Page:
Mobile phones and other electronic gadgets have polarizing characteristics. We have examples of them promoting talent. On the contrary, they are also glaring tools for incessant trolling.
Many of us want to get rid of this social media culture, continuously popping into our close circles. However, it is also true that the world is less exciting without Instagram.
A new show, Off the Hook, has begun streaming on Netflix. It is about two cousins deciding to go for a digital detox. Originating from French, the show promises fun and tidbits of romance.
Here’s my Off the Hook review.
Off the Hook Review Summary
Despite a rousing idea, Off the Hook fails to hook you to the screen. The humor doesn’t work, and, barring music and performances, most of the things go downhill in this French series.
Keep reading my review to learn more about the show’s pros and cons.
Off the Hook Synopsis
When they start to realize the extreme effects of gadgets in their life, two cousins decide to go on a month-long digital detox.
Off the Hook is created by Marie Jardillier and stars Manon Azem, Tiphanie Daviot, Charlotte de Tuckheim, Helena Noguerra, Zinedine Soualem, and Oussama Kheddam, among others.
What works for Off the Hook?
In the age of digital media, powered by social media platforms like Instagram, Facebook, and Twitter, the return to simplicity feels fresh. Though I was expecting Off the Hook to be more entertaining and soothing in depiction, the show only managed to offer a consolation prize.
Nevertheless, choosing an idea that smells of freshness was a good step in the first place.
There are several songs that keep the tempo alive in Off the Hook. You would love the rhythm and the beat infused by the music. From exciting pop and interesting rap songs to calm and soothing melodies, this French show’s tunes never fail to amuse the viewers.
Although most of them are great, What a Life by Scarlet Pleasure was my favorite.
Tiphanie Daviot plays Lea in Off the Hook and has an interesting aura to go with the character. She doesn’t reek of attention as an actress. Her performance in this French show is a testament to her outstanding talent.
There are moments in the series when you want to hate her completely. That’s how deftly Daviot portrays an unaffable personality. Eventually, you would be smitten by her act in Off the Hook.
Manon Azem as Manon kills it as a rookie rapper. She extinguishes any trace of lazy writing with a robust temperament. Azem’s acting skills are excellent, and I loved how she, along with Tiphanie, infused spontaneity into her act.
Charlotte de Tuckheim is Mireille in Off the Hook. The veteran actress comes across as an adorable performer. She is calm, swift and serves you well with her zealous outing.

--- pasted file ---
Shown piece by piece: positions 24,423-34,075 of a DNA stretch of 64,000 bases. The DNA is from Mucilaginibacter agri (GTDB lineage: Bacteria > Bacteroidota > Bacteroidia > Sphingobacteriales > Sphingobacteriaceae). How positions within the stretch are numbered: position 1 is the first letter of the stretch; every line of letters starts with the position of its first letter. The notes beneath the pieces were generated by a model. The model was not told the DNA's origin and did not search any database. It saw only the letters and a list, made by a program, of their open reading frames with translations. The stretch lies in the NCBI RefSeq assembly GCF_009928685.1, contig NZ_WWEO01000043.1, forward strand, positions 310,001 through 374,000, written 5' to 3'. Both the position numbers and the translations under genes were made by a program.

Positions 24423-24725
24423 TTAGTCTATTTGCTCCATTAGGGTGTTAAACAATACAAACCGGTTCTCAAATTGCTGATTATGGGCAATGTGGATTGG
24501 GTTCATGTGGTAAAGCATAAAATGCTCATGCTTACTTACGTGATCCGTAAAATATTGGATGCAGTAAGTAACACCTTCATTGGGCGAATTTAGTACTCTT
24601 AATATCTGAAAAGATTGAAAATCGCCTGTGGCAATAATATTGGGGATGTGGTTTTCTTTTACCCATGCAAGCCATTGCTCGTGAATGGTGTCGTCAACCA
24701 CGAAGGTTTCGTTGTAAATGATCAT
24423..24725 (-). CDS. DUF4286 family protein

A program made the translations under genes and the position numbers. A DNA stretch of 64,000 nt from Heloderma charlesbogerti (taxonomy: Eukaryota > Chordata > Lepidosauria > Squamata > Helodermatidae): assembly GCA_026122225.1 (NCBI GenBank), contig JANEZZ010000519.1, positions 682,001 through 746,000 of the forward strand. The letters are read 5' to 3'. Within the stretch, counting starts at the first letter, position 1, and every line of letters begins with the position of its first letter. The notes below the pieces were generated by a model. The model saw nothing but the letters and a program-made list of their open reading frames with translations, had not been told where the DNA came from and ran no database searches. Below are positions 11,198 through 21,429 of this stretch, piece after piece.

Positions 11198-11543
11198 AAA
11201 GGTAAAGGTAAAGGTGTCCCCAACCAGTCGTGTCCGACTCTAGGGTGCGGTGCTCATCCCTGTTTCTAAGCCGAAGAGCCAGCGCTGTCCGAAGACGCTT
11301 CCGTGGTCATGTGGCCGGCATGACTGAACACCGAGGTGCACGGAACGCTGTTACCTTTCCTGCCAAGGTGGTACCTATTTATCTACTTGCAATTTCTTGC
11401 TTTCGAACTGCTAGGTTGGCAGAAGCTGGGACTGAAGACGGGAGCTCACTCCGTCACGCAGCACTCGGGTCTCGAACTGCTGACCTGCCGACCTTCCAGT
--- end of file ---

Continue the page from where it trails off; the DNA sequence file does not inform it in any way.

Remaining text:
There is something about Oussama Kheddam as Gagan that touches your heart. He remains close to the story’s subject and limits his actions accordingly. Oussama never allows other individuals to grow big on him and focuses solely on strengthening his mien.
Everybody else in Off the Hook has performed well and obeyed their character sketches.
What Doesn’t Work for Off the Hook?
I had the feeling that Off the Hook would be a great watch. As a result, I put it above Devil in Ohio in my review schedule. However, the creators have disappointed me to a large extent. They had a brilliant idea to explore, but it soon turned into a mess.
The initial build-up of the first episode was great, and nothing seemed off till then. Only when the show reached the half-stage of the second part I had a hunch of it being cursory.
The Netflix show is awash with mediocre attempts at entertainment. You will hardly find scenes that naturally make you laugh. The humor feels incomplete, and the idea of sensational jokes doesn’t work for Off the Hook.
Yes, sometimes, you would be fed with decent puns, but that’s only touching the surface. I am sure the show’s makers wanted to be more than that.
More Noise Less Impact
As expected, Off the Hook efficiently manages to create a fuss around detoxing. However, it cannot elevate the idea with an effortless presentation. Instead, the show continuously prods you to accept the pretentiousness of social media.
If the makers had tried to be more content-oriented, things would have worked fine for Off the Hook. You can say they missed being unassuming.
Ever since I watched Family Secrets, my expectations from comedy shows have risen to new heights. Maybe, the excitement will die down in some time, and I will be back to accepting mediocrity as it is. However, Off the Hook does nothing to startle you. It has a simple, conventional, and straightforward plot.
Like things were in the past, a concept is taken, and a story is penned around it. The plot has no dips and highs that could invigorate the audience. It is up to you whether you are tickled by the basic presentation or not.
Overall, the screenplay of Off the Hook is bland and unamusing.
If I had to suggest you, I wouldn’t advise you to watch Off the Hook. However, you are always free to follow the two-episode rule. Give it an hour and decide whether it is worthy of further streaming or not.